"As the cheese is maturing, it keeps breaking down the fats and lipids, the proteins, and it will continue to release these flavours and they will intensify. It's like a honeybee. You can put a hive around a Eucalyptus Gum or an Orange Blossom and you'll get that flavour in the honey."
Above: the soft cheeses room at Udder Delights.
Having found the secret ingredient, Sullivan set about research and development of how to implement it in to his cheese. The dairy authority had granted him a one-off permit to research raw milk blue, but the regulations aren't conducive to making such a product.
"You need less than 39 percent moisture. You need your pH to be below five. It has to have 90 days maturing at above 10 degrees. These are all things that a blue vein cheese does not like."
Over two and a half years, Sullivan worked on developing methods to create King Saul in line with the regulations. He had laboratories poring over Hafnia alvei and testing the safety of his cheese.
"The laboratories were saying to me, man, you want to patent this stuff. But I can't – it exists naturally. You can't trademark a region. You can't trademark Hafnia alvei. All you can trademark is the way that you use or adapt it.
"Our intellectual property is specific to the dairy industry. We know how it works and responds with milk and feed, and I believe there are areas regarding the bacteria that we stumbled across that would take people years and years to work out."
He is fairly confident their techniques will not be replicated – or at least the cheese can't be. Working to the limitations of the Food Standards regulations, the final product has taken on a fairly unique character.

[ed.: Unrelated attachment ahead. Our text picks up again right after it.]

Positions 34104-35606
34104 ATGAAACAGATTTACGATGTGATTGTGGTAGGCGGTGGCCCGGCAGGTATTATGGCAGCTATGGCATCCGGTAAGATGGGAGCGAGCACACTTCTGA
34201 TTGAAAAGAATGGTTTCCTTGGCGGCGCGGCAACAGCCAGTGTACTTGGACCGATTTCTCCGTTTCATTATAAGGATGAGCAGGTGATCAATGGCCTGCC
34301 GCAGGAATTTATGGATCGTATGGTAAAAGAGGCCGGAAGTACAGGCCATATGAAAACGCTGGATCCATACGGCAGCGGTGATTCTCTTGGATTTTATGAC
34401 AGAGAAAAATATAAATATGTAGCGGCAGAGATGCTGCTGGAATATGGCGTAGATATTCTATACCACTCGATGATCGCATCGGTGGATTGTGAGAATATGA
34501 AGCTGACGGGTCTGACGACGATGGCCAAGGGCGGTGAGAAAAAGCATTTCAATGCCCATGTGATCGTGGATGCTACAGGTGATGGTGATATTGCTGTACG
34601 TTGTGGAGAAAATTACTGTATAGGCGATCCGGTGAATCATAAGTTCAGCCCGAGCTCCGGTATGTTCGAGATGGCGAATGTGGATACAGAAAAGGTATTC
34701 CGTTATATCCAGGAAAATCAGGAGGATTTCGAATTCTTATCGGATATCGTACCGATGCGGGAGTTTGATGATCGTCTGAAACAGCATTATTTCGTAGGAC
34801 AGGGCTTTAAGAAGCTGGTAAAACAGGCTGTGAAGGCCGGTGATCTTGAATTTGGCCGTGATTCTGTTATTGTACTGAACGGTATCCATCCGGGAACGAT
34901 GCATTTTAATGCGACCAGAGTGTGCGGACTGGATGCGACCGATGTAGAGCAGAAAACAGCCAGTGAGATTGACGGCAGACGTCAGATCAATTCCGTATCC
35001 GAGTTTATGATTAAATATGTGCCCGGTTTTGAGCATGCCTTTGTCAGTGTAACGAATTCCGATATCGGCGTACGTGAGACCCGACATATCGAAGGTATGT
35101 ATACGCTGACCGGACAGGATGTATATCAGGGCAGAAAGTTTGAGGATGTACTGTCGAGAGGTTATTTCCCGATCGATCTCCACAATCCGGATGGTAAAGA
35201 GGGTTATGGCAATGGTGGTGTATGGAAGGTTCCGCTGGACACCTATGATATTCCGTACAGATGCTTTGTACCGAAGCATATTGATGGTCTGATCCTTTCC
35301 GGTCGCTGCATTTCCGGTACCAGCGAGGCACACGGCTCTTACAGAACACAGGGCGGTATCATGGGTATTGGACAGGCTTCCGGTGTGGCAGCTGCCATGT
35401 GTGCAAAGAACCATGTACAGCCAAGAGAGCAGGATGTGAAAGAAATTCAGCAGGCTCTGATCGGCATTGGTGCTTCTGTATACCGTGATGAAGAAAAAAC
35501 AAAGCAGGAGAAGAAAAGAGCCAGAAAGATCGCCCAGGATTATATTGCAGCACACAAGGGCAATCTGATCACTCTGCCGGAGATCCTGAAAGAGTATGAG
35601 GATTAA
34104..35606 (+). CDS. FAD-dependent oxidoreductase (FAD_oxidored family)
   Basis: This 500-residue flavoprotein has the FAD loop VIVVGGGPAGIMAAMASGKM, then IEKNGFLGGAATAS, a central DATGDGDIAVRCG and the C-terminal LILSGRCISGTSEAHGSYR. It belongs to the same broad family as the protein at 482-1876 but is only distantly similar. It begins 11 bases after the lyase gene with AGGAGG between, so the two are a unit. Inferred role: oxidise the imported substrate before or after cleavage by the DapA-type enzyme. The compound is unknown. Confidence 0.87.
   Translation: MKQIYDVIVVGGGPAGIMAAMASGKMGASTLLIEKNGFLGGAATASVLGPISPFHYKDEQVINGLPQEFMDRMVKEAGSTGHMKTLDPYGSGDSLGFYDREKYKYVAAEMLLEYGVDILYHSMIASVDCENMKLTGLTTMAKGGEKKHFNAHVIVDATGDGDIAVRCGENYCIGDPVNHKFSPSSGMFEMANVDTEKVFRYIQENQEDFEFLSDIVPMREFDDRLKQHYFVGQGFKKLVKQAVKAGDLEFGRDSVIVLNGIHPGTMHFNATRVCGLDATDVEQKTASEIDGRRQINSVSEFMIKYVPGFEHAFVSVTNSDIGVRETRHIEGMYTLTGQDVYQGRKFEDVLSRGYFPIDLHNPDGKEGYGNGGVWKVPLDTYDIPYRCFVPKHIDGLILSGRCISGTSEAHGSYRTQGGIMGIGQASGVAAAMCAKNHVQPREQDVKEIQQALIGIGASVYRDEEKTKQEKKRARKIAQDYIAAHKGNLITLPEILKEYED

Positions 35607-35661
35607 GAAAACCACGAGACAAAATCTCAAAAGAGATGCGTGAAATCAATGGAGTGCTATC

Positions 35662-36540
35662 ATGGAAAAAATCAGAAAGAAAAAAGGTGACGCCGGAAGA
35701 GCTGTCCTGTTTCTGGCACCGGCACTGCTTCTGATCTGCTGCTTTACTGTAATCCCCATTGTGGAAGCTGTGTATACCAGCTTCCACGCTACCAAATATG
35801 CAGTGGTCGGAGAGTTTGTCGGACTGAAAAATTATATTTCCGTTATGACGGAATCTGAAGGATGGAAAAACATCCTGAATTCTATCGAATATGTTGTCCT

After two and a half years of research, King Saul was complete.
Sullivan describes his Edison moment – ten thousand tries before he finally nailed it. One day, he put the cheese trier in a King Saul wheel and had a taste.
"It blew my mind. I knew we had something phenomenal there. That afternoon I had the phone call with the dairy authority and they said to me, 'Yes Saul, but you've only been given approval to research and develop. There has been no approval – and we cannot that guarantee that this will ever be able to be sold.'”
On the chance that he did get approval, Sullivan had to prepare for the launch. If the micro-testing came through with a good result and the authority approved it, the release had to happen straight away. The labels had been hand illustrated in France, the boxes for the product were all handmade.
Above: the labelling room.
There are less than a handful of raw milk cheeses made and approved for sale in Australia. The others are all hard-pressed cheeses – there's no living bacteria or mould in them, which is the main reason there had been no legal raw blue cheese in Australia. If Sullivan got his approval, it would not only be the first raw blue vein cheese made in Australia, but the first living raw milk cheese.